Saturday, October 26, 2013

Dumpster Diving with Bill Kroyer

Whenever I run into Bill Kroyer, our dumpster diving story inevitably surfaces.

In the summer of 1984, I was working one of my first animation jobs, on an animated Star Wars knockoff called Starchaser: The Legend of Orin, a forgettable film except that it used a lot of early computer generated animation.    Most of the production was done at Steve Hahn's Korean studio, Mihahn, but when they also had a  crew of Americans working in an office complex in Woodland Hills, California.  Bill Kroyer was the head of that crew, which included Chris Bailey, Craig Clarke, Darrell Rooney, Tom Sito, newbies Greg Manwaring and Eric Pighors, and old timer John Sparey.  I learned years later that the writer, Jeffrey Scott, is the grandson of Moe Howard of The Three Stooges.   

I was an in-betweener, struggling to draw these not-at-all cartoony characters.  I worked under a Korean animator who did not like my attempts to truly in-between his scenes.  He introduced me to the shift-and-trace technique, where you turn on your light box,  line up the keys - not on pegs - and trace out an in-between drawing.   It was a completely fucked way to do it, but that's how he insisted I do it.

The in-betweeners had a 23 drawing-a-day quota, which was not easy given the tons of pencil mileage, tight work, and our inexperience.  Making it even more complex was the 3D element.  While hand drawn, the movie was filmed in 3D.  John Sparey's department figured out how to offset each level, which was shot twice.   It was actually the coolest thing about the film, like watching an animated View Master.  But what this meant for the animation people was that sometimes a forearm would be on a separate level from the rest of the body to get 3D depth; in short, extra levels to keep track of. 

At some point, I got a 23 foot long scene with multiple characters; a ton of work.  I had levels everywhere.  For extra desk space, I placed the scene folder over the top of my trash bin and stacked finished levels on it.  At the end of the day, I placed those levels in the folder, and atop the desk.  I did this every day - except for one.  

After a month working on this behemoth scene, I had left the stack of completed levels - at this point most of the scene - on top of the trash bin.  When I returned in the morning, it was gone.  Gone!  I was in a state of panic.  Surely, I would lose my job, my first big job, over this.  I ran down the stairs to the back of the building where the dumpster sat - empty.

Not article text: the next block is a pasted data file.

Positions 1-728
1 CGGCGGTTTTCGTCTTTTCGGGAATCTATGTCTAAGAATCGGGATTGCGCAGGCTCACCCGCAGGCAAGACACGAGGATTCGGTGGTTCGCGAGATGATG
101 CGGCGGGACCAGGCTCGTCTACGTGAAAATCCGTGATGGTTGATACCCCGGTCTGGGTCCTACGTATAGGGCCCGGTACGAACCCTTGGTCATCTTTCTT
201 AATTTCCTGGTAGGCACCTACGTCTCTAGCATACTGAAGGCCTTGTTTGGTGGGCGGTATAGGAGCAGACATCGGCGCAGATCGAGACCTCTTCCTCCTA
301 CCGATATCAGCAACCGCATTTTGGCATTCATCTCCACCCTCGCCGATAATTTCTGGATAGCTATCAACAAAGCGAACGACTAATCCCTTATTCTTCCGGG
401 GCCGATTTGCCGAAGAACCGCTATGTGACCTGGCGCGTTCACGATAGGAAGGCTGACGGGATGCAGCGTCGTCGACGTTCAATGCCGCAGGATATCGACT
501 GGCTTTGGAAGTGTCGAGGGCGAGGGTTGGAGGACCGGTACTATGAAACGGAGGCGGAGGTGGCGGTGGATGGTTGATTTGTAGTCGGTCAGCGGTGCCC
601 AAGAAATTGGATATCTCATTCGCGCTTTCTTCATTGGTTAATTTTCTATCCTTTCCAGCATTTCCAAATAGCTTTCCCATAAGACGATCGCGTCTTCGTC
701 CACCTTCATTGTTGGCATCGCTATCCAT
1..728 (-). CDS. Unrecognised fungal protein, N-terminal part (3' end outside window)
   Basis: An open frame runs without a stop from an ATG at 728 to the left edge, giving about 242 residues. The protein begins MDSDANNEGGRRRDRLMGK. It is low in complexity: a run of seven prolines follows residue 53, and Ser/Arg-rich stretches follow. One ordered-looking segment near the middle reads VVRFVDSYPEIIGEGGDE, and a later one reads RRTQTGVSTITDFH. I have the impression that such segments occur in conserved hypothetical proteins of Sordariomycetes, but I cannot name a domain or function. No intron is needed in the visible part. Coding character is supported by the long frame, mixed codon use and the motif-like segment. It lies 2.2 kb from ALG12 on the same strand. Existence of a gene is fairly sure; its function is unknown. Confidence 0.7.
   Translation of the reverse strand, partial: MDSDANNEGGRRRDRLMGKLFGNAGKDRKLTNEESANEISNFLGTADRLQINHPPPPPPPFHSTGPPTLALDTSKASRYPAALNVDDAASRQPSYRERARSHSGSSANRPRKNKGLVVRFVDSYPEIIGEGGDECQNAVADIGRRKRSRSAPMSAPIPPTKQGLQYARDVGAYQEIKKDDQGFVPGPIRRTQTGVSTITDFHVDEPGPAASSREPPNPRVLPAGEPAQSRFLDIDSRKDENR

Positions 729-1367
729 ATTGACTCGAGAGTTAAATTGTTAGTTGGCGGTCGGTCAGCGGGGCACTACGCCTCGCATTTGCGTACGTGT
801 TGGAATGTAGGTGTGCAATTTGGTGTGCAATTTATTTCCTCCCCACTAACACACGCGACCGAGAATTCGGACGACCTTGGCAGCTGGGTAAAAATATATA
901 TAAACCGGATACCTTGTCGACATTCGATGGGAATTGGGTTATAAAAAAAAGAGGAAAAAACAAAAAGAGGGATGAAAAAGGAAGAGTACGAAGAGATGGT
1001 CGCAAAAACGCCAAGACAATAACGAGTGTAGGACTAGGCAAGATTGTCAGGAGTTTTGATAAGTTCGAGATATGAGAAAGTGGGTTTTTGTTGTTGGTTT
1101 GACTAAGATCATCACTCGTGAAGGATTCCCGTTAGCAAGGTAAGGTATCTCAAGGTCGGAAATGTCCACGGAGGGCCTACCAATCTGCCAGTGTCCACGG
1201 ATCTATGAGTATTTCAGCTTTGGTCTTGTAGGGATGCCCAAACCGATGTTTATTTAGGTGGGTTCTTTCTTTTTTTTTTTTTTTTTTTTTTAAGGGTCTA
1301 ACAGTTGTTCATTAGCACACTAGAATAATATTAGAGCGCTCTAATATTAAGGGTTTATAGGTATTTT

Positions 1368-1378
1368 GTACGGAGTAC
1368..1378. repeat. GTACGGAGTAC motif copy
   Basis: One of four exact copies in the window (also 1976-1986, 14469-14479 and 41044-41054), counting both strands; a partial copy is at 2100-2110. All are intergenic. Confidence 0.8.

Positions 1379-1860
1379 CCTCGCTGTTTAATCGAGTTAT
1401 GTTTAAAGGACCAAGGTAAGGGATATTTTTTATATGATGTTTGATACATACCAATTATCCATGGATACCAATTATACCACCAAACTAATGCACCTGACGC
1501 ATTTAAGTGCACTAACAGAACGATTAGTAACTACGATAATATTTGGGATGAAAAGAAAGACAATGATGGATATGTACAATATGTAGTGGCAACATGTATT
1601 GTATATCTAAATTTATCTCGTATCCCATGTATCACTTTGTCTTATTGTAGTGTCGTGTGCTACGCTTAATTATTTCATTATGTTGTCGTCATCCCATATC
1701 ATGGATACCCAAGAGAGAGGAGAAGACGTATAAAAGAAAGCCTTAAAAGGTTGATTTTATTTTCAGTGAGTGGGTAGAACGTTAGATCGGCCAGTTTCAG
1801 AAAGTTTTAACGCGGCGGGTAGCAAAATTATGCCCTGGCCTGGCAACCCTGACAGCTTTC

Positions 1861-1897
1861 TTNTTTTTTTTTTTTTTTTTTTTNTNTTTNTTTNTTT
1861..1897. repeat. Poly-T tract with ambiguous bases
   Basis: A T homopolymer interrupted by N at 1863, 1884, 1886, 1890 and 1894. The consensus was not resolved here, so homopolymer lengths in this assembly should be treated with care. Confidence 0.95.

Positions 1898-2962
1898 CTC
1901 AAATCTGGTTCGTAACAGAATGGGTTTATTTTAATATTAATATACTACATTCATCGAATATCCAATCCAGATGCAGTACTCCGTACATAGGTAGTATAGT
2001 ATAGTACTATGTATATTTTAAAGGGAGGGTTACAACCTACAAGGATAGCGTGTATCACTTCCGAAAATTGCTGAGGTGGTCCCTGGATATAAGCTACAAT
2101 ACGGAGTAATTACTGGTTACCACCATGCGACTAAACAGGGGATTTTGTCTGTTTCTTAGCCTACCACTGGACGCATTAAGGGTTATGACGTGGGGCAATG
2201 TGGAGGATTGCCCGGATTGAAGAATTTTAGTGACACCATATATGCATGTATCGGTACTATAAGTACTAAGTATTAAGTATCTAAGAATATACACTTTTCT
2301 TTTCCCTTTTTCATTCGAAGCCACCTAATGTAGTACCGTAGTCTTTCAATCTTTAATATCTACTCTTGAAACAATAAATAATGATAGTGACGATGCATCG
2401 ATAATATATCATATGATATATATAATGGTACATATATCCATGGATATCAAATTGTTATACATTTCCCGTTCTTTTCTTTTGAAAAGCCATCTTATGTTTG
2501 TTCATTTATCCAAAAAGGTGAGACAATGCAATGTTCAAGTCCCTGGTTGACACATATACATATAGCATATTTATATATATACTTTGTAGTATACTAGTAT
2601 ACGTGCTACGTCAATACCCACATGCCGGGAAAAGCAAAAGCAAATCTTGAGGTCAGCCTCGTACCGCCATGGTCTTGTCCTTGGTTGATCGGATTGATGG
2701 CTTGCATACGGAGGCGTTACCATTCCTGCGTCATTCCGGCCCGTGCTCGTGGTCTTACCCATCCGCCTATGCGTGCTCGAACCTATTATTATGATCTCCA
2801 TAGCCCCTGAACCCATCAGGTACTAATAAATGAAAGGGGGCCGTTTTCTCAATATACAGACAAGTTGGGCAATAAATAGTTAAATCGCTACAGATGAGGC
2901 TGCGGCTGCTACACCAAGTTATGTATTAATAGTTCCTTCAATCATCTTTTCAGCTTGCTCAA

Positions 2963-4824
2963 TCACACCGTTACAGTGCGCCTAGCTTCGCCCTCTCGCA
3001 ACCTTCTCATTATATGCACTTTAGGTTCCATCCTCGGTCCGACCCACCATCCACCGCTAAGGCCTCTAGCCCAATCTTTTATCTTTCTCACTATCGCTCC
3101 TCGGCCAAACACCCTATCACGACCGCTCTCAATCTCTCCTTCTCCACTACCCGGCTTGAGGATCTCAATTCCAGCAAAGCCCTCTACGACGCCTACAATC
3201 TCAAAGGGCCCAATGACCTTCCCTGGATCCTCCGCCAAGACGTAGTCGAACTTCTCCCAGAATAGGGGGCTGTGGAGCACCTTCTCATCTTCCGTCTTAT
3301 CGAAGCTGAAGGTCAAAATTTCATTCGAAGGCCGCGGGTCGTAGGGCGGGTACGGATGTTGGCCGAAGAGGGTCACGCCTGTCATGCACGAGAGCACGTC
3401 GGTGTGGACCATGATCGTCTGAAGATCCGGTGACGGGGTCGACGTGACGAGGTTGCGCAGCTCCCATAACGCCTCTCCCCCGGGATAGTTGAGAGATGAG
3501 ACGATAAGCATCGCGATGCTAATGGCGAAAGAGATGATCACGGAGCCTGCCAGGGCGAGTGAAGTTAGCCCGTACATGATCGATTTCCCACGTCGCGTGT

With my tail between my legs, I told my supervisor, Bill Kroyer, what happened.  He looked at me as if I had I totaled his car while running over his cat.  He got on the phone to the maintenance guy, who told him their small dumpster is dumped into the very large dumpster at the Mobil gas station next door.  

You know where this is going.  Moments later, I was inside a full dumpster with Bill, tearing open bags of office trash - not just Mihahn's trash, but everyone's trash in the office complex.  We knew the scene was in there - somewhere.  I was just hoping to find it all together, and not scattered in the wind.  After several stressful minutes up to my waist in waste, at last I found it - my massive scene, covered in coffee grounds, but intact.  I kept my job, was able to afford to finish my last year of CalArts, and got my first screen credit, a real thrill.

But what if we hadn't found that scene? Would anyone have ever noticed if this scene were cut from the movie?  No.  Starchaser: The Legend of Orin was not even a blip on the pop cultural radar.  But I would have been that kid who got fired and ended up dumpster diving for food.

Talk about a fine line!


  1. Thanks for sharing your experience. I'm glad you found your scene. The whole film is on youtube.

    If it's not too much trouble, could you tell us at what time the scene is? Thanks.

    1. It was a long pan, characters on ones. The long haired Luke Skywalker with the Marty McFly vest was in it. Beyond that, it's a blur. That was almost 30 years ago.

    2. Still for what you've been through on that mess, I'm only glad it wasn't a total loss.

      And while the film may not mean much to us around here these days, I can't help but notice someone back in Korea went out of their way to apparently promote this film anyway, not sure if it's being shown in 3D at some Seoul theater or not but that's more than what MGM does with the film themselves since they own it these days, I'd be happen if a Blu-ray ever does show up (whether it will be in 3D or not is another matter I guess). (in Korean)

      Sorta like to learn more of this "Mihahn" studio myself but information on it is pretty hard to come by it seems. I sometimes get the studio name mixed up with another one Hahn apparently worked with called Hanho Heung-Up (or maybe it's the same studio?). This old AWN article from 17 years ago is a good starting point on the history.